Heading north along Broulee Beach which had been somewhat eroded by recent dramatic high seas and extremely heavy rain, the surf club was reached where the two large creative mosaic sea urchins were much admired. The climb to the lookout above and along the beach before descending to nearby Broulee Island and the end of the walk at the Mossy Cafe for lunch and coffee was very much enjoyed by one and all, without a drop of rain.
Ainslie and Mike led a total of nine fortunate souls on a most enjoyable walk. We were tested by some slippery rocks as we made our way around the base of Point Upright. We enjoyed spectacular coastal views all the way to Mount Dromedary on a perfect winter’s day.
After a well deserved lunch and rest at Depot Beach we made our way to the top of the hill to enjoy the view back towards South Durras. We were surprised to see a small pod of dolphins fishing in the waters below. As first timers on this walk and residents of South Durras, we had been looking forward to seeing and learning more of our piece of paradise. What a wonderful way to do so.
Many thanks to Ainslie, Mike and fellow walkers, we look forward to the next walk.
On the coldest Saturday yet, nine bushwalkers headed south on a very crisp morning to climb that well-known mountain rising from the dairy pastures around Tilba. Even on this chilly morning there were several other groups either trudging or running up and down the mountain. And some even driven much of the way up by the vehicles managed by the Yuin people.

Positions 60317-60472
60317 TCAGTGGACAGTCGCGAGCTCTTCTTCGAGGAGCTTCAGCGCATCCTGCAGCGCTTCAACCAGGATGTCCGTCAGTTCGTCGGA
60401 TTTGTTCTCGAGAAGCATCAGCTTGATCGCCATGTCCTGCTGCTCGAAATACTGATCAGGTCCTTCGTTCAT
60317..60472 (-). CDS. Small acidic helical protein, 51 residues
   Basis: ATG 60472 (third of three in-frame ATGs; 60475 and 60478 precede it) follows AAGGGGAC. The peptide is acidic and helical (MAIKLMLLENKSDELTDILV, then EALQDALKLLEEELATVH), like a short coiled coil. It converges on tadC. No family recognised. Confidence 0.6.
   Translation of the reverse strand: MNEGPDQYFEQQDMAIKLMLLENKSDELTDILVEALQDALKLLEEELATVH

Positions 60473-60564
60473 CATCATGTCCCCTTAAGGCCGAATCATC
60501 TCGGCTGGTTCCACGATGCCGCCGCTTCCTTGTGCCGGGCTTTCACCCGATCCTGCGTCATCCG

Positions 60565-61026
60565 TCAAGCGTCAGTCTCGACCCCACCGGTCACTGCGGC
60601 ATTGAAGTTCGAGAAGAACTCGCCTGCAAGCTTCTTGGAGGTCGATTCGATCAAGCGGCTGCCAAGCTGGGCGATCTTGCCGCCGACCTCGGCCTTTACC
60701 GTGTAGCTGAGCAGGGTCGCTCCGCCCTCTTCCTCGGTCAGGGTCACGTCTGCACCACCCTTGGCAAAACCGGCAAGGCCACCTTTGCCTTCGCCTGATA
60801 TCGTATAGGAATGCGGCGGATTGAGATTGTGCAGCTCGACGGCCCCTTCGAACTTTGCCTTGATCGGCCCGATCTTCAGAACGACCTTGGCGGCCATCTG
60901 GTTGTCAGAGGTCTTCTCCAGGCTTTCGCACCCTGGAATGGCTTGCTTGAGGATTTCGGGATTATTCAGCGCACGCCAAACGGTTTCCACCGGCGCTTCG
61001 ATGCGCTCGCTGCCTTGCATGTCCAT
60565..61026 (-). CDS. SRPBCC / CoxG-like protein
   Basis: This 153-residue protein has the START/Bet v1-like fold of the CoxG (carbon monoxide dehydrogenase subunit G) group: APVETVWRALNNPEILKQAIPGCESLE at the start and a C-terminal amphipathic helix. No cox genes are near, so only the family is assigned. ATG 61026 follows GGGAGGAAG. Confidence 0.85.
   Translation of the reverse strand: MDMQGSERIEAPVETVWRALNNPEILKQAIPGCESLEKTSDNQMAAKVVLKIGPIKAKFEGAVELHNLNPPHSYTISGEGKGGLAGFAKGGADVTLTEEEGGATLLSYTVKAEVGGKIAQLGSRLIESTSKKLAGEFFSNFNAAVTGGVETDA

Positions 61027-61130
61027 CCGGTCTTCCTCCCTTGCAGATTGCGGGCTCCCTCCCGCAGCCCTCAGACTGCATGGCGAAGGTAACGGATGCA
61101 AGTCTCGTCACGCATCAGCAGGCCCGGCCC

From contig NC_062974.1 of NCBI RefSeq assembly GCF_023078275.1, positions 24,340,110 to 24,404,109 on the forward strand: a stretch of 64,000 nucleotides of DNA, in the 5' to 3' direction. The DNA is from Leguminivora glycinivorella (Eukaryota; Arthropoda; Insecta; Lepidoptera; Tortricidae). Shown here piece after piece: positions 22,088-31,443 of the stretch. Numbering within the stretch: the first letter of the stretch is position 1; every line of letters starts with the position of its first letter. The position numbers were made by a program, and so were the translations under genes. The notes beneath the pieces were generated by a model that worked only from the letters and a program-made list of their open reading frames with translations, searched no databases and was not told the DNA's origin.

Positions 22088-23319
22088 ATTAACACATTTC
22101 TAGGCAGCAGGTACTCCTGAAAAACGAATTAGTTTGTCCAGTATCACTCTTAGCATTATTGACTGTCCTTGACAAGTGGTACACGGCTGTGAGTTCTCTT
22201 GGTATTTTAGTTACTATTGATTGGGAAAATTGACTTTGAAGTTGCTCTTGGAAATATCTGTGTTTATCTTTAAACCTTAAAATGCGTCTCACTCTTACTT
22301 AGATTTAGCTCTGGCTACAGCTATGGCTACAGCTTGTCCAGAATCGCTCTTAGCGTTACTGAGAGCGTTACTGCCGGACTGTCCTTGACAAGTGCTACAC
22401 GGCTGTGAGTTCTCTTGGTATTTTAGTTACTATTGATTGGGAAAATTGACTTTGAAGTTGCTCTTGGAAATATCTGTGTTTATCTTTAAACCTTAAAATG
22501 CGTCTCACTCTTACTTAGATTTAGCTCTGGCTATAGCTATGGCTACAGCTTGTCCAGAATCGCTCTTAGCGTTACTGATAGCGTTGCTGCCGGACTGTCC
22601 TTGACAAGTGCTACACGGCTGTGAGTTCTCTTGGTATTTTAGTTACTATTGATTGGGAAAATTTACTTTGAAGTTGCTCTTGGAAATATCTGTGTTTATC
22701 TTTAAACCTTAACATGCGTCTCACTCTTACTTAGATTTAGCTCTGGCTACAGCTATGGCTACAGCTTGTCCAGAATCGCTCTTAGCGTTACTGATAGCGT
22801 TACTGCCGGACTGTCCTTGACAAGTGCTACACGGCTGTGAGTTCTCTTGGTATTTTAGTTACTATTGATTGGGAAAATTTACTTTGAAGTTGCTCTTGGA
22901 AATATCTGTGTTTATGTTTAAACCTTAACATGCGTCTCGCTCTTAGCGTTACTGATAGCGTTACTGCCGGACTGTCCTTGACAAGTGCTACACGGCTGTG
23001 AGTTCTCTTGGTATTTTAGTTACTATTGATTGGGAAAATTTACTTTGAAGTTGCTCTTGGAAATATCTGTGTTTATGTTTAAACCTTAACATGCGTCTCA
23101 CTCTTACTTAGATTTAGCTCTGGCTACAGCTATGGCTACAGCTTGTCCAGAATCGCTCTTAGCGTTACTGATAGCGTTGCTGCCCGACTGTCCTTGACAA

Below the summit, our bushwalkers deviated to visit some magnificent granite tor structures. Monstrous rounded, precariously balanced boulders, rising out of the forest along a prominent ridge. Then, on up a bushy steep climb a so-called short cut, to the summit trig. Here the wind howled through the trees adding a wind chill factor which seemed to drop the temperature to about 5C. Lunch was accompanied by an informative geological interpretation of this interesting volcanic area and then, down via the rainforest track, through beautiful Pinkwoods, as the rain began to gently fall.
On the downward track the group encountered a fearless bundle of brown fur on the track, and concluded it had to be rattus rattus, the black rat, after all any marsupial would have fled long before the group stumbled over it. All in all, as the damp group scrambled back into the cars, we agreed that the long climb was well worth it, for the rocks, forest and the reminders of both the old mine workings and the area’s aboriginal heritage. Thank you to our Leader on this occasion, Rob.
Ten Batemans Bay Bushwalkers enjoyed the bushland amidst a variety of bird calls as they walked around Deep Creek Dam this week. It was mostly on undulating track.
Above the dam everyone paused to read the information panels about its supply etc. Some admired the pretty shades of green and yellow rushes along the edge of the clear water, others the effortless ease with which a few kangaroos bounded over the top of the fence and back into the surrounding bushland.
The walk concluded with lunch on an appropriate log amongst the variety of native trees.